Working notes from the Scandinavian Institute for Computational Vandalism

Tag Archives: forensics

Dead lends a hand, murder lends glasses

Your browser does not support the video tag. In Dead Lends a Hand, the investigator Brimmer kills a woman he attempts to blackmail. The camera shows Brimmer’s face just after the murder and zooms in. After a few seconds, the image of the face becomes still as if Brimmer was paralyzed in shock. At the […]

a close listening to the technical workings of computers and their networks

In Algorhythmics: Understanding Micro-Temporality in Computational Cultures, Shintaro Miyazaki discusses the importance of rhythm to understand the performances of algorithms. “According to Burton [chief engineer of the Manchester Small-Scale Experimental Machine-Resurrection-Project], the position of the so-called “noise probe” was variable, thus different sound sources could be heard and auscultated. These could be individual flip-flops in […]

The Variability of Vision

LATE IN 1967 a book was published in England which is as charming as it must be fascinating to all who are interested in the theory and practice of interpretation. Its principal author is the Dutch naturalist and ethologist Niko Tinbergen, who combined with a friend and artist to photograph the tracks left in the […]

Every contact leaves a trace.

Both questioned document examination and computer forensics belong to a branch of forensic science known as “trace evidence,” which owes its existence to the work of the French investigator Edmond Locard. Locard’s famous Exchange Principle may be glossed as follows: “a cross-transfer of evidence takes place whenever a criminal comes into contact with a victim, […]

Damnatio memoriae

Recarving Nero

Portrait heads of the emperor Octavius Augustus. “The Joslyn portrait displays clear indications that it was recut from another person’s likeness, limiting the sculptor by dissimilarities to Augustus’ features in the original subject. Recut portraits in general exhibit asymmetries, undercutting, and unnatural planar features where a chisel or other implement has been used to remove […]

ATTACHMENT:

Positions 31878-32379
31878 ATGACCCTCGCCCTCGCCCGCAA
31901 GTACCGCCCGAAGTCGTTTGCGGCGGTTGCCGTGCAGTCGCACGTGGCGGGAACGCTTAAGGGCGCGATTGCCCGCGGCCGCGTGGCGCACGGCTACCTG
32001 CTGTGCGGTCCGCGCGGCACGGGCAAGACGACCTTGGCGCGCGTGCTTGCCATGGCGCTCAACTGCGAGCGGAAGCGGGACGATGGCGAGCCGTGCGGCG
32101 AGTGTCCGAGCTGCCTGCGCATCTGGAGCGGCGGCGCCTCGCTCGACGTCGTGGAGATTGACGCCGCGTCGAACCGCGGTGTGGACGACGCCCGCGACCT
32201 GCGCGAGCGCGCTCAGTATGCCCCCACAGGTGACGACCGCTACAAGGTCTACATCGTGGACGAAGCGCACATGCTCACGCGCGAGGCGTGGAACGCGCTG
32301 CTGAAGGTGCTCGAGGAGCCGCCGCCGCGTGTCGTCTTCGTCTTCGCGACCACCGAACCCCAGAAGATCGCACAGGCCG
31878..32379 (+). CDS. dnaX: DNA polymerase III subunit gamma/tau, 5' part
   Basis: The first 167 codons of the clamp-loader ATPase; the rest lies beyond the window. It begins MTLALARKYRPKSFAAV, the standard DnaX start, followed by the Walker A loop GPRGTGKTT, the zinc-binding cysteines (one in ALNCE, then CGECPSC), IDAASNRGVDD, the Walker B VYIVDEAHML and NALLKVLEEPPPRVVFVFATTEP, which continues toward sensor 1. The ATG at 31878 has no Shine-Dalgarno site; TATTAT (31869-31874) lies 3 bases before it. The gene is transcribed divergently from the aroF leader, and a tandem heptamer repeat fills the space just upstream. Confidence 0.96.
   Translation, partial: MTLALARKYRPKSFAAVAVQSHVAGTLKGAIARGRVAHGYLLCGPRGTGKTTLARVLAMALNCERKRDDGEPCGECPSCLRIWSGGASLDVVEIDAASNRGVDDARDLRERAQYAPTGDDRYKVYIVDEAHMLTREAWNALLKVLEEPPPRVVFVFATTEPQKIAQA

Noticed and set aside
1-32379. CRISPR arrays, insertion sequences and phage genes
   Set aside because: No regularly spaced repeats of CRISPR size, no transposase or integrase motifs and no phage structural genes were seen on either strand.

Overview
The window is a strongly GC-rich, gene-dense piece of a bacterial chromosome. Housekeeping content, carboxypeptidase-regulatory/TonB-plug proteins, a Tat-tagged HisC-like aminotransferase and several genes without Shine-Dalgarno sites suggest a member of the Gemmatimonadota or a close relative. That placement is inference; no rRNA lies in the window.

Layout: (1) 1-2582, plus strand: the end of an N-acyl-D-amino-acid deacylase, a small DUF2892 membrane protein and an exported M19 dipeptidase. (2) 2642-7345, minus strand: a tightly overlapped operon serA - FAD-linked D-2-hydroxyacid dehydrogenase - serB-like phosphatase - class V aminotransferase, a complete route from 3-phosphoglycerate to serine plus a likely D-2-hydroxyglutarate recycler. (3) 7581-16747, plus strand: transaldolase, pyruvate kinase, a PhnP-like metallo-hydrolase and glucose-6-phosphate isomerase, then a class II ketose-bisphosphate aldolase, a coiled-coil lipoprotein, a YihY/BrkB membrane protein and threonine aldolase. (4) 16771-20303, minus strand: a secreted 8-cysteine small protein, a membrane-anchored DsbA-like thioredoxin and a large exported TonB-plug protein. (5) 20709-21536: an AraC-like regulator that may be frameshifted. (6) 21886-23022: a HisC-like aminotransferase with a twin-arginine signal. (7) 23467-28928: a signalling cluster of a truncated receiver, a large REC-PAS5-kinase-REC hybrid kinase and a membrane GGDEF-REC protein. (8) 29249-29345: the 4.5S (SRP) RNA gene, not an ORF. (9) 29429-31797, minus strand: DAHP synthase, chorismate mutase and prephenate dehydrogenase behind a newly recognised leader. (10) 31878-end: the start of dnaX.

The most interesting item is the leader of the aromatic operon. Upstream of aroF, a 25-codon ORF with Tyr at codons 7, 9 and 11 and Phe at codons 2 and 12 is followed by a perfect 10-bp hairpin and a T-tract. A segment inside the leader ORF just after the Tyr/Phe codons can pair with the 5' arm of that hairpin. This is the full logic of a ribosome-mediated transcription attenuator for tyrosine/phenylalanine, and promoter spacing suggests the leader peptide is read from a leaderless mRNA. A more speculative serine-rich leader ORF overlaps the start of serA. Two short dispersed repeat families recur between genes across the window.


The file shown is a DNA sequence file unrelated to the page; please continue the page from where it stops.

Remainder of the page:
How to develop a picture from a corpse’s eye

“The morning of November 16, 1880, Wilhelm Friedrich Kühne (1837–1900), a professor of physiology at the University of Heidelberg, dissected the head of an executed murderer in his dark room within minutes of the man’s death. Kühne worked around the contracting muscles in the left eye socket to remove the eye and develop an image […]

Agatha Christie smoking Asger Jorn’s cigar

Ellef Prestsæter: Readers of Concreta, beware! … Engaging with you, Asger, in the context of this special issue on Vandalism and Iconoclasm calls for a strict demarcation between vandalism on the one hand and iconoclasm on the other. While the Scandinavian Institute of Comparative Vandalism (SICV) connects you intimately with the concept of vandalism you […]

The index at work

Erasmus censored The censorship of books by the Catholic Church has been a complex process. The list of books to be banned is first compiled in an Index, the Index Librorum Prohibitorum. Then the books are physically altered. Various censored specimens have been kept and give us the chance to see the index at work.

Templates after the fact

The edits of the declassifiers do not merely hide some content to preserve secrecy or privacy. They also underline the repetitive nature of the requests and controls that are taking place in the administration. The words that are “redacted” become like variables in a template.